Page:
[MB-6232] ep-engine needs 1.5 minutes to create 1k vbuckets. Seems too slow (faster with barrier=0) Created: 15/Aug/12  Updated: 25/Apr/14

Status: In Progress
Project: Couchbase Server
Component/s: couchbase-bucket, storage-engine
Affects Version/s: 2.0, 2.0.1, 2.1.0
Fix Version/s: bug-backlog
Security Level: Public

Type: Bug Priority: Critical
Reporter: Aleksey Kondratenko Assignee: Sundar Sridharan
Resolution: Unresolved Votes: 0
Labels: PM-PRIORITIZED, customer, devX, performance, supportability
Remaining Estimate: Not Specified
Time Spent: Not Specified
Original Estimate: Not Specified

Attachments: GZip Archive debug.1.gz    
Triage: Untriaged
Is this a Regression?: Yes


Just try single node dev cluster and try to load beers sample (it'll fail for perhaps different reason).

You can observe in logs:

We're doing set_vbucket_state requests from janitor (ns_memcached messages) and this is the first messages from mccouch about just created vbucket (capi_set_view_manager messages and mc_connection messages). Note: I've added extra log messages at the beginning of sync_notify and end to see if it's couchdb's or ns_servers' fault. From timestamps it's clear that it's not.

[ns_server:debug,2012-08-15T9:47:40.309,n_0@<0.868.0>:mc_connection:do_notify_vbucket_update:106]sending out sync_notify
[ns_server:info,2012-08-15T9:47:40.309,n_0@<0.870.0>:ns_memcached:do_handle_call:485]Changed vbucket 740 state to active
[views:debug,2012-08-15T9:47:40.309,n_0@]Got set_vbucket event for beer-sample/1023. Updated state: active
[ns_server:info,2012-08-15T9:47:40.309,n_0@<0.870.0>:ns_memcached:do_handle_call:485]Changed vbucket 739 state to active
[ns_server:info,2012-08-15T9:47:40.310,n_0@<0.870.0>:ns_memcached:do_handle_call:485]Changed vbucket 738 state to active
[ns_server:info,2012-08-15T9:47:40.310,n_0@<0.870.0>:ns_memcached:do_handle_call:485]Changed vbucket 737 state to active

And last message is at:

[ns_server:debug,2012-08-15T9:49:14.410,n_0@<0.868.0>:mc_connection:do_notify_vbucket_update:106]sending out sync_notify
[views:debug,2012-08-15T9:49:14.410,n_0@]Got set_vbucket event for beer-sample/1. Updated state: active
[ns_server:debug,2012-08-15T9:49:14.501,n_0@<0.868.0>:mc_connection:do_notify_vbucket_update:106]sending out sync_notify
[views:debug,2012-08-15T9:49:14.502,n_0@]Got set_vbucket event for beer-sample/0. Updated state: active

I've just retried with remounting with barrier=0 and it was blazing fast. What this mount option changes is short fsync are nearly instant because they merely send data to disk's buffer without waiting until data actually hits platter.

So that's evidence of some excessive use of fsyncs somewhere during vbucket db files creation and that's clearly on ep-engine/couchstore side.

Set this to blocker as it'll affect people trying to create buckets on real hardware, hard disks and any modern linux distro (where barriers are on by default).

Comment by Matt Ingenthron [ 20/Aug/12 ]
Note that on MB-6305 this caused quite a bit of trouble. Currently, one cannot reliably go through a cycle of delete/create bucket in any reliable fashion using public interfaces. Sometime between build 1495 and build 2.0.0c 709, the delete/recreate cycle now takes multiple minutes.

In automated testing some SDKs used to use flush_all(). At the recommendation of engineering, we moved to delete/create. Now using delete/create is intractable. This has broken our testing again, unfortunately.

The larger concern is that our users will probably see this pretty quickly too. What we were doing here isn't all that unusual.
Comment by Aleksey Kondratenko [ 20/Aug/12 ]
Matt, I think you can try workaround of:

mount / -o remount,nobarrier

And if it's not helping in your case then there's something else that makes it slower then needed.
Comment by Aleksey Kondratenko [ 20/Aug/12 ]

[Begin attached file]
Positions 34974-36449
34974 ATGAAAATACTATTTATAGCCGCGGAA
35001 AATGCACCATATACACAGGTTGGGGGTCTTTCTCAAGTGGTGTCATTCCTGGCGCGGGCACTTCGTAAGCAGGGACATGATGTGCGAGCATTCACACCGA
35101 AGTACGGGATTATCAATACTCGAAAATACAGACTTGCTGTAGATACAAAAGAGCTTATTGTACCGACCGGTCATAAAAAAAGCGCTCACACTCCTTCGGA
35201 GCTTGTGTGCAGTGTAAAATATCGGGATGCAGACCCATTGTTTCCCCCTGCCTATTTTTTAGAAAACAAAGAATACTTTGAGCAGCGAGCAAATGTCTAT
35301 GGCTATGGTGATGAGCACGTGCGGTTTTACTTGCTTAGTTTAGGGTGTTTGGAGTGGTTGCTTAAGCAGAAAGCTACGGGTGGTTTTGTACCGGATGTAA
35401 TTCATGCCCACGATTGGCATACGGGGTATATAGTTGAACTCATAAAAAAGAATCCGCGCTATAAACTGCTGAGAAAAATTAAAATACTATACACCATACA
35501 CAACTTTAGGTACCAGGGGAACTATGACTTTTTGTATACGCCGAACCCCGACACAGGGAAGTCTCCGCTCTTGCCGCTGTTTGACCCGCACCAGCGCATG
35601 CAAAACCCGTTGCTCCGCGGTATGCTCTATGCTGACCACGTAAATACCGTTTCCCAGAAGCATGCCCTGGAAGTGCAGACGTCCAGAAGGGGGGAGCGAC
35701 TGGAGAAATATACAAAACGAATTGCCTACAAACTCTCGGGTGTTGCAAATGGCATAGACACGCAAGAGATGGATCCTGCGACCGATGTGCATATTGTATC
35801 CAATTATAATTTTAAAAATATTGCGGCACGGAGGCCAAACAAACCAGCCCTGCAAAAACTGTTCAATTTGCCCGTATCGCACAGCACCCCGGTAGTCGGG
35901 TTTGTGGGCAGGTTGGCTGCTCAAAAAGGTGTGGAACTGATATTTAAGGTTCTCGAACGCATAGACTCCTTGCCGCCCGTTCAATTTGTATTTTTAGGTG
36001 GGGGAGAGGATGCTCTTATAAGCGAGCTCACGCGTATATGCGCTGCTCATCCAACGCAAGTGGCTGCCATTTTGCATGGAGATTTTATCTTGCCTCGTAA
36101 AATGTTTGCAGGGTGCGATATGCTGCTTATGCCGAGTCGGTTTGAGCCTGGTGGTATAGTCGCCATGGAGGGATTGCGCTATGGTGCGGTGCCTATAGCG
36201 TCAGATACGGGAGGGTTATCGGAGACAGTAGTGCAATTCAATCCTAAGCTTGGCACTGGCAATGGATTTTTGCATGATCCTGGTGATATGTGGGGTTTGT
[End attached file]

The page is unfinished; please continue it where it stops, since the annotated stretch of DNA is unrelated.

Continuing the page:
Matt, I think you can try workaround of:

mount / -o remount,nobarrier

And if it's not helping in your case then there's something else that makes it slower then needed.
Comment by Aleksey Kondratenko [ 06/Sep/12 ]
BTW I recall now having similar problem pre DP4. I've fixed it by creating all vbuckets in parallel. But that was ofcourse when mccouch was at it's full power.
Comment by Matt Ingenthron [ 06/Sep/12 ]
@alk, I presume that should still be in here, so the issue is further down it would seem.

thanks for the additional info
Comment by Tommie McAfee [ 06/Sep/12 ]
Just tried to reproduce this with 2.0 build 1689 and loading bear samples times out:

[ns_server:error,2012-09-06T10:49:42.436,ns_1@<0.752.0>:menelaus_web:handle_post_sample_buckets:506]Loading sample buckets timed out

Same error is shown in the UI. If I click to retry it says data is already loaded, however if I inspect the db there are no documents in the bucket. Not sure if this is similar issue...attaching diag
Comment by Farshid Ghods (Inactive) [ 06/Sep/12 ]
more info here : http://www.couchbase.com/issues/browse/MB-6305
Comment by Aleksey Kondratenko [ 06/Sep/12 ]
Matt, when I referenced mccouch that was old mccouch that was our persistence path. This is not the case anymore. So same issue is still hitting us. We're seemingly doing (potentially few) fsyncs per vbucket and we're doing all that sequentially.

Tommie, docloader thing is most likely distinct issue. I think we already have bug for that.
Comment by Mike Wiederhold [ 25/Sep/12 ]

I investigated this issue further and found that the latency to send a vbucket state transition to mccouch was 100ms. Interestingly to do a state transition to dead the latency was an order of magnitude quicker so I think there might be something going on on the mccouch side here.
Comment by Aleksey Kondratenko [ 25/Sep/12 ]
Mike, by looking at timestamps in logs I'm pretty sure there are no delays on mccouch side.
Comment by Peter Wansch (Inactive) [ 25/Sep/12 ]
Mike, can you continue driving to analyze this?
Comment by Mike Wiederhold [ 04/Oct/12 ]
The fix for this bug will require changes on both the ep-engine and mccouch side and requires modifying how we store vbucket state data and how we notify mccouch about vbucket state changes. The changes will not be small and will be risky for the 2.0 release. I recommend this change be move to 2.0.1.
Comment by Chiyoung Seo [ 04/Oct/12 ]
For more details. we currently store a vbucket state file in its vbucket database as a local doc, which means that it will require one fsync for every state change. I was trying to replace those individual local docs with a global vbucket state doc and store it in the "master" meta database, but realized that it requires changes in interactions between ep-engine and erlang, and also affects our 2.0 backup and restore tools at this time.

This is the design defect and limitation and risky changes for 2.0 at this time.
Comment by Aleksey Kondratenko [ 04/Oct/12 ]
Can we consider not using fsync for initial vbucket creation ?
Comment by Mike Wiederhold [ 18/Dec/12 ]
Also see MB-6234 which is a duplicate of this issue.
Comment by Aleksey Kondratenko [ 04/Mar/13 ]
MB-6234 is not necessarily a dup. This bug is about metadata ops.

Particularly, why ep-engine is even needs tons of fsync to create brand new vbuckets ?

Why ep-engine cannot just drop those ops on the floor when during that 1.5 minute there's flush ?